Burned Cutty Sark can be repaired
May 21, 2007
London, England - The Cutty Sark burned early Monday but the chairman of Cutty Sark Enterprises believed the vessel could be fully restored.
The Cutty Sark is thought to be the world's only surviving 19th century tea clipper and a prime relic of the golden age of sail, is one of London's most popular tourist attractions.
Police say the blaze, which began before dawn and took 40 firefighters several hours to extinguish, is being treated as "suspicious." The fire is expected to drastically increase the cost of a $50 million three-year restoration that began in 2006.
Witnesses described flames leaping 20 feet in the air, fanned by strong winds. Nearby residents were temporarily evacuated.
The clipper -- a very fast multi-masted sailing ship used for transporting high value goods such as tea and wool -- was once regarded as the pinnacle of merchant sail vessel development.
Standing by the smoldering hull of the vessel, Chris Livett, chairman of Cutty Sark Enterprises, said that although the ship's decks were "unsalvageable", he believed the vessel could be fully restored.
He said half of the timbers and all historic artifacts on board had been removed for the conservation project.
"I do not think we can give a figure on how much this damage has cost," he said. "We're in dire straits now."
He added: "This ship has been through many things in its life, it's sailed through the oceans and been through many natural disasters and survived.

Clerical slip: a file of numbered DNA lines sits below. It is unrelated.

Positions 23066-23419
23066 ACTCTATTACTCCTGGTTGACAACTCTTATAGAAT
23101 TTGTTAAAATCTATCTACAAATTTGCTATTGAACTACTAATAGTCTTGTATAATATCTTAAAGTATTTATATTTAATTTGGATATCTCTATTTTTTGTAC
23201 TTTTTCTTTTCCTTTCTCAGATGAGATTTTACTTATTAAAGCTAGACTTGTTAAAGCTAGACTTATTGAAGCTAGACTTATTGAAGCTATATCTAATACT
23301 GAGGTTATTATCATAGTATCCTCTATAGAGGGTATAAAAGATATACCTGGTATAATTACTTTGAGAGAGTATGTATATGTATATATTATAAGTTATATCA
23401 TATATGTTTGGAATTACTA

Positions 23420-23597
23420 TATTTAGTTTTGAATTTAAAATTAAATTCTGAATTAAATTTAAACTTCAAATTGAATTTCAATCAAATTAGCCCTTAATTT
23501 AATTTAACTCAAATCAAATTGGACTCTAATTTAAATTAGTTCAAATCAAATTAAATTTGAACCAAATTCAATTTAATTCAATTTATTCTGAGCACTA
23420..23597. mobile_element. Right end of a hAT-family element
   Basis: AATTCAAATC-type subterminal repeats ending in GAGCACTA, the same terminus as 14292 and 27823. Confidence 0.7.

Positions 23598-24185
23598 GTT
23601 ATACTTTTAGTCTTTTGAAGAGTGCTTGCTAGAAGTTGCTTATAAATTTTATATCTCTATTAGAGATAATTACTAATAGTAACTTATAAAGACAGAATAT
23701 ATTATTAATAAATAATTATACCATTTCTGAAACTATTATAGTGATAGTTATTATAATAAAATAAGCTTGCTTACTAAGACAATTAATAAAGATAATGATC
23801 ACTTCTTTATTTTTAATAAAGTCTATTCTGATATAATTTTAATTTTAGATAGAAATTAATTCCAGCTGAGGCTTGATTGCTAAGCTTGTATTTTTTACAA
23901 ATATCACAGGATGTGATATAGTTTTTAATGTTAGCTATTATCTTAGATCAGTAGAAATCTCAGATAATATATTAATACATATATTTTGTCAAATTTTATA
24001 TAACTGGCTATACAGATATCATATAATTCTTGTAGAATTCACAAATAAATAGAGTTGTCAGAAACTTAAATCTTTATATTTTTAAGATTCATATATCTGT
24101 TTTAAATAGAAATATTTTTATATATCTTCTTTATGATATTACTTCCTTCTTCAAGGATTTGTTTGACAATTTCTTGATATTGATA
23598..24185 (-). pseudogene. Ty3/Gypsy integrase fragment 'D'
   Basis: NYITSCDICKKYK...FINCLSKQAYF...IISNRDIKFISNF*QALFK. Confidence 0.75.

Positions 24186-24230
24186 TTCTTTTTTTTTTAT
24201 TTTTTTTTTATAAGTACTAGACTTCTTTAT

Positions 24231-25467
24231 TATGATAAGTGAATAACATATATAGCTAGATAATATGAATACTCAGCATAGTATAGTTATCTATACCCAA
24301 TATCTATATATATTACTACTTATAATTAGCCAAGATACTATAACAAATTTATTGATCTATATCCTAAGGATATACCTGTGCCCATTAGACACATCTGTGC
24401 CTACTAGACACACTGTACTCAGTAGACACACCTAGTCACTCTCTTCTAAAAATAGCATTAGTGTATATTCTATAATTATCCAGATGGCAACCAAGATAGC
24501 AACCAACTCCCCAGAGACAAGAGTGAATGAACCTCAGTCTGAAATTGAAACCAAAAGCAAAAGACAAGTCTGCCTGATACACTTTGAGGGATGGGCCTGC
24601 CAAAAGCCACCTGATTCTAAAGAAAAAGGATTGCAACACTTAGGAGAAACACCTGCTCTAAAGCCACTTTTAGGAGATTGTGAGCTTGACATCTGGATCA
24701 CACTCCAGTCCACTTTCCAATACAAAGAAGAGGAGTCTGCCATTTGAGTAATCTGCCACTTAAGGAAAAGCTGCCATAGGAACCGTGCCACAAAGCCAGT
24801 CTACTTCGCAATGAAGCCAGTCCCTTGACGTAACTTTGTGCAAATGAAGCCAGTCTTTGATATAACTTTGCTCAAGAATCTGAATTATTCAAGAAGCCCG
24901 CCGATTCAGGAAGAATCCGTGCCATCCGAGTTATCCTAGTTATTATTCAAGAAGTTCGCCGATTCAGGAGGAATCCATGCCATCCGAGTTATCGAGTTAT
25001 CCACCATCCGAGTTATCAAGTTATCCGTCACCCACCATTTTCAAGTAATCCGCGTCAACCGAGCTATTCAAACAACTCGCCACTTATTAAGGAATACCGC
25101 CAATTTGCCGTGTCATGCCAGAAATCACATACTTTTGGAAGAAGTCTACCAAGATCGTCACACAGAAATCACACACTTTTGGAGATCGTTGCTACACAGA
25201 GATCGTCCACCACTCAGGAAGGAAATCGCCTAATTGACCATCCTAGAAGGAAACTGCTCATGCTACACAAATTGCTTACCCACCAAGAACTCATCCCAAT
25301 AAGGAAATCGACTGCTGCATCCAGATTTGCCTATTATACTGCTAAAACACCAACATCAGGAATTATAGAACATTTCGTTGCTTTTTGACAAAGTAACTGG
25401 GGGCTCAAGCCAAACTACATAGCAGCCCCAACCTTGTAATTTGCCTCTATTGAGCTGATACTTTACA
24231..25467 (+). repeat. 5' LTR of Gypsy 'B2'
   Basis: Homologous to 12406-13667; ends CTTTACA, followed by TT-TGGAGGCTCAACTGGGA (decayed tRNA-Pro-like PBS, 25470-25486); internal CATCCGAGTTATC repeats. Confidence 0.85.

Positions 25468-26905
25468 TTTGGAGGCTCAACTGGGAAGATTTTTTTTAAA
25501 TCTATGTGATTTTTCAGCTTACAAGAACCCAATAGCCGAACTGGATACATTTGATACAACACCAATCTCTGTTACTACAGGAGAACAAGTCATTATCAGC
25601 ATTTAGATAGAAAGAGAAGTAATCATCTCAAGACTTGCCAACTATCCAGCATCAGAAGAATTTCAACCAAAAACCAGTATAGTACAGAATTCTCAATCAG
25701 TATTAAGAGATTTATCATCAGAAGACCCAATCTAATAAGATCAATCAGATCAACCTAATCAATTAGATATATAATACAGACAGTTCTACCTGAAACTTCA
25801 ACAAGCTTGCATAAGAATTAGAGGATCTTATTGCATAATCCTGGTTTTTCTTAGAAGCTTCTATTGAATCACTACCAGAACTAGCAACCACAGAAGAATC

Speed under sail
"We're devastated. Lots of people on this project worked very hard and to see that effort go up in smoke is very hard."
More than 15 million people have visited the ship in its dry dock at Greenwich, a World Heritage Site on the southern bank of the River Thames. The vessel has been on display since the 1950s.
Cutty Sark rose to prominence after leaving London on its first voyage on February 16, 1870, and sailing to Shanghai. Capable of reaching speeds of up to 17.5 knots and covering more than 360 miles a day, it outstripped most other vessels.
In 1885, the 280 feet ship achieved a record-breaking wind-powered voyage from Australia to England, completing the distance in 72 days. But its glory days were short-lived as steam ships quickly came to replace sail.
Chief executive of the Cutty Sark Trust, Richard Doughty, described the damage as extensive, but said he was hopeful that crucial infrastructure had survived the fire.
"At the moment we are going to try to assess what damage has been done to the metal frame. A cursory glance indicates that may have survived the fire," he said.
Doughty paid tribute to the vessel's status and expressed sorrow over the blaze.
"It is the epitome of speed under sail. She was a legend in her working lifetime, she set all sorts of records. Above all, for Londoners, she's an icon."
"Personally, I'm gutted. The smell of the ship, which is pervading over the whole area, the tar of the rope and timbers, usually you can only smell that on the ship, but to smell that all around brings sadness."
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